Mystery course awaits contenders for PGA title Nicklaus-designed layout attracts star-filled field

August 08, 1996|By DALLAS MORNING NEWS

LOUISVILLE, Ky. -- Steve Jones stopped presses when he won the U.S. Open. Even Tom Lehman was a 40-to-1 pick with English bookmakers when he won the British Open. But nothing should be too surprising at this week's PGA Championship.

Golf's deepest field and an unknown course make anything seem possible at Valhalla Golf Club. Ernie Els, Nick Faldo and Phil Mickelson rate among the favorites in the PGA Tour's fourth major, but Louisville fans should not rule out anyone from John Adams to Fuzzy Zoeller when the $2 million event begins today.

After all, the Kentucky Derby favorite hasn't won since 1979. Why should things be any different in a sport as unpredictable as golf?

"There are a lot of guys in this field that could win this week," Davis Love III said. "Nobody really knows this course, except Fuzzy Zoeller, and he lives here. That takes away the advantage veteran players usually have. It definitely brings the field closer together."

Many players have compared the Jack Nicklaus-designed Valhalla to Muirfield Village in Dublin, Ohio, and Glen Abbey outside Toronto. But it wasn't a Nicklaus course that Love mentioned discussing Valhalla. It was Crooked Stick in Carmel, Ind.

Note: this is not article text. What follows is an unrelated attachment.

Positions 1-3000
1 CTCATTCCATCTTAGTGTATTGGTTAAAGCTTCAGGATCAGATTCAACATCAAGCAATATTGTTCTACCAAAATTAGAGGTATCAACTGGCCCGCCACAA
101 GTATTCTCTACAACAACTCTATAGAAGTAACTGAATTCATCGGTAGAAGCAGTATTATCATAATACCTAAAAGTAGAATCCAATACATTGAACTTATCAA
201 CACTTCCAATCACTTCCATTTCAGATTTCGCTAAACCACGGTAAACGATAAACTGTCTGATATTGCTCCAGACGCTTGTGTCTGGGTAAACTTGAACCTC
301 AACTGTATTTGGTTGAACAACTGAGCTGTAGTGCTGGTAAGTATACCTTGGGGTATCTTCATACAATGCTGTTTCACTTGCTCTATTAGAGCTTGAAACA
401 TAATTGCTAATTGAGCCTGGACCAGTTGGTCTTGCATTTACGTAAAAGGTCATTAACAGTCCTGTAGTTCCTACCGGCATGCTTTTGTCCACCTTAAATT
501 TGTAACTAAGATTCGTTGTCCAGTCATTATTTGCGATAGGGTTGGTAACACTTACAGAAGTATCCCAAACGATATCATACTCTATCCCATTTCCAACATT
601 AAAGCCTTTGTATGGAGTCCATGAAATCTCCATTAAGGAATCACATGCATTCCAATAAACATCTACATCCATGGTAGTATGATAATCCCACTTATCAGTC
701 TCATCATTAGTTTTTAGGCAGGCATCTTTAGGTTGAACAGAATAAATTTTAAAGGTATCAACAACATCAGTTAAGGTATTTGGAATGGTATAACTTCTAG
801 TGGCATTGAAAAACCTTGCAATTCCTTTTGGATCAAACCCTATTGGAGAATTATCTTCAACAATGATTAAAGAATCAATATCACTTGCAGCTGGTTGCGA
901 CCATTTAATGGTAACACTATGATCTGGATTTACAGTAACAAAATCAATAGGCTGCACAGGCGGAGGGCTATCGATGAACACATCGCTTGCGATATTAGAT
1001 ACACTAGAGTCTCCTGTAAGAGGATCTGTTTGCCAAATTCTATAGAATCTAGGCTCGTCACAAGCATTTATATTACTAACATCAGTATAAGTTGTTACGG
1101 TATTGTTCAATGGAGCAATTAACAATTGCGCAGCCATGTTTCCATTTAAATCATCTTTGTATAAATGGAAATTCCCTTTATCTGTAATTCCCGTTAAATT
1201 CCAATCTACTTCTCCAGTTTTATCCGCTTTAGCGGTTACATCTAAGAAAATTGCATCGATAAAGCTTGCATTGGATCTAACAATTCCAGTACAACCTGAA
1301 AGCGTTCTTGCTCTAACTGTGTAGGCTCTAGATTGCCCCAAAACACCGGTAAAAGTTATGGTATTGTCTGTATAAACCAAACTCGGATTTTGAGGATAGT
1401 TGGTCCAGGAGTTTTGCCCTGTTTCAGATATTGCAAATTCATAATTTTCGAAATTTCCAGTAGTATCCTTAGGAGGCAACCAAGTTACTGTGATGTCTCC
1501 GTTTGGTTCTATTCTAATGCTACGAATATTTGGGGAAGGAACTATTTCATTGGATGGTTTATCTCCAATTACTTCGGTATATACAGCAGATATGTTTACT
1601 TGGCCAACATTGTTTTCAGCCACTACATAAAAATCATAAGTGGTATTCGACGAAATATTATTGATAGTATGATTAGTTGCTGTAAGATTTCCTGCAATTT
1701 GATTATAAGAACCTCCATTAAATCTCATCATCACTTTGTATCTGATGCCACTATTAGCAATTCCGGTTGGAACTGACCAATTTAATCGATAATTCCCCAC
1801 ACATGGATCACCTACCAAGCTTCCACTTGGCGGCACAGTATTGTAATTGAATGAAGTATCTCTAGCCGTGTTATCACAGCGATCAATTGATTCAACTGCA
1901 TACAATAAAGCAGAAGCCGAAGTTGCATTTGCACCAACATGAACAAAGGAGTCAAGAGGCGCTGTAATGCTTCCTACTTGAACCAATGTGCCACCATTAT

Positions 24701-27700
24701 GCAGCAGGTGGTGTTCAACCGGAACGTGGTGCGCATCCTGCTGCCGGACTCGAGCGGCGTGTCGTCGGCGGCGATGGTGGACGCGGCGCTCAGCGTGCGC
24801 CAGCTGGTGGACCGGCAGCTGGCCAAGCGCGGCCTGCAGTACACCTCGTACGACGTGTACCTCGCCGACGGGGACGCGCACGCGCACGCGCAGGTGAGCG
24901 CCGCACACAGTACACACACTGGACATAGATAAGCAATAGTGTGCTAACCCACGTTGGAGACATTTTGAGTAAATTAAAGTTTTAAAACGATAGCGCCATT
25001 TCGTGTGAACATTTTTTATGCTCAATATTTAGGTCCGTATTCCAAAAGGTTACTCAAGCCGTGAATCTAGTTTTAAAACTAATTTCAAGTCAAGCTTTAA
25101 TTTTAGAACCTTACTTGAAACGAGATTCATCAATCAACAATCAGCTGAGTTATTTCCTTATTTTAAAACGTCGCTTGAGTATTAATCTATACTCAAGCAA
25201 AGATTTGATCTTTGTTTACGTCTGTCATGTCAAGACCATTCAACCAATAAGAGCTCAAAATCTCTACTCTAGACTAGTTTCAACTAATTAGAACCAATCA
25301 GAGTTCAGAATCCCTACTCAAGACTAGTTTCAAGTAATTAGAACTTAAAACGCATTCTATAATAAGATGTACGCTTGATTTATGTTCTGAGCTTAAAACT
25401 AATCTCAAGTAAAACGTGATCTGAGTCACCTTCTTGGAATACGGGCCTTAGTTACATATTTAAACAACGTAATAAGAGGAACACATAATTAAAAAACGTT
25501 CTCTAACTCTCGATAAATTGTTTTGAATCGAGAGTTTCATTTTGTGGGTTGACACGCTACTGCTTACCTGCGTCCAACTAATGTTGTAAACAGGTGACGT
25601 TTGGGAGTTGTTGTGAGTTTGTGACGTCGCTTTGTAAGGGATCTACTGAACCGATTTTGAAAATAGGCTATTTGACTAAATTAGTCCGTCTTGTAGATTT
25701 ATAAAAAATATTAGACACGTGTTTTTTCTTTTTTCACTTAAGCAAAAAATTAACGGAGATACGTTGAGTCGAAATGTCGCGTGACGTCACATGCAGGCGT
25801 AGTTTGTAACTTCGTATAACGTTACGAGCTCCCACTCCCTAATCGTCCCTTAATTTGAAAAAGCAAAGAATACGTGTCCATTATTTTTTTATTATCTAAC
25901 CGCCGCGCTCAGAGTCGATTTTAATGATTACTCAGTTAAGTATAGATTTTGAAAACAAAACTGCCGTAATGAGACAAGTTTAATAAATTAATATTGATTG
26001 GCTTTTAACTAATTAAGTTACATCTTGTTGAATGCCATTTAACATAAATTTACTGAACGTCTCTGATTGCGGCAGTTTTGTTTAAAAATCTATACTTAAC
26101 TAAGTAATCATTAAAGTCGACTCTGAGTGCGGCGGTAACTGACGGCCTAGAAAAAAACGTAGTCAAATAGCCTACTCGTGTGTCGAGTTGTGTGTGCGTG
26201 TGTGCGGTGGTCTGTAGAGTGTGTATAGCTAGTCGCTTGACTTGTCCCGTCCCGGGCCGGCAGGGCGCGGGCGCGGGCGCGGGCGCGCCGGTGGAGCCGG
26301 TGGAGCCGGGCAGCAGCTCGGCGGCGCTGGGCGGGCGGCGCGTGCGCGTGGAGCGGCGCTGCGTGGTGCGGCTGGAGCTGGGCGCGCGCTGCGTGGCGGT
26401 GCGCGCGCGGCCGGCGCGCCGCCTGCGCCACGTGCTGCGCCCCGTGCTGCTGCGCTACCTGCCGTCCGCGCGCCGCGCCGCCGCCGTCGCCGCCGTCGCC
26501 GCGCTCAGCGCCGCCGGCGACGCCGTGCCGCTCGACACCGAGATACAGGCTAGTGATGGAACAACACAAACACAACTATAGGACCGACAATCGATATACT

Remember Crooked Stick? That's the course a non-winner from Arkansas named John Daly overpowered in 1991 to win the PGA.

"This is a little bit different than we're used to, and I've heard other players say it doesn't quite have the feel of a major championship," said Tom Kite, who is playing in his 23rd PGA. "But I think that's just because it's new and nobody knows what to expect. It's a little bit of a guessing game."

Valhalla, a 10-year-old course noteworthy for its absence of homesites, is a par-72, 7,144-yard layout. It is visually appealing, with the front and back nines providing marked contrasts. Most of the holes on the front are open, with a creek in play on many holes and others winding around an old quarry. The back nine is laid out through trees.

As is his practice, Nicklaus has provided players with large landing areas but demanded that they hit precise iron shots to greens surrounded by trouble. He has even succumbed to the island-green temptation at the 350-yard 13th, which is considered Valhalla's signature hole.

Valhalla's greens are large and severely undulating, with most divided into quadrants by a series of shelves and swales. Even Ben Crenshaw has been impressed by the tricky nature of the greens.

"The greens here have a lot of movement," the master putter said. "You have to look at the guy winning who hits to the right side of the green, who avoids all the swinging putts and hard chips."

The field includes 81 of the top 100 in the Sony world rankings.

PGA Championship

When: Today through Sunday

Where: Valhalla Golf Club, Louisville, Ky.

Course: A 7,144-yard, par-72 Jack Nicklaus design opened in 1986.

Course record: 66 by Nicklaus in 1986 and Larry Mize in 1987.

Defending champion: Steve Elkington, who beat Colin Montgomerie in a playoff.

TV: Today-tomorrow, TBS, noon-6 p.m.; Saturday and Sunday, TBS, 11 a.m.-1 p.m.; CBS, 1: 30 p.m. to 6 p.m.

Pub Date: 8/08/96

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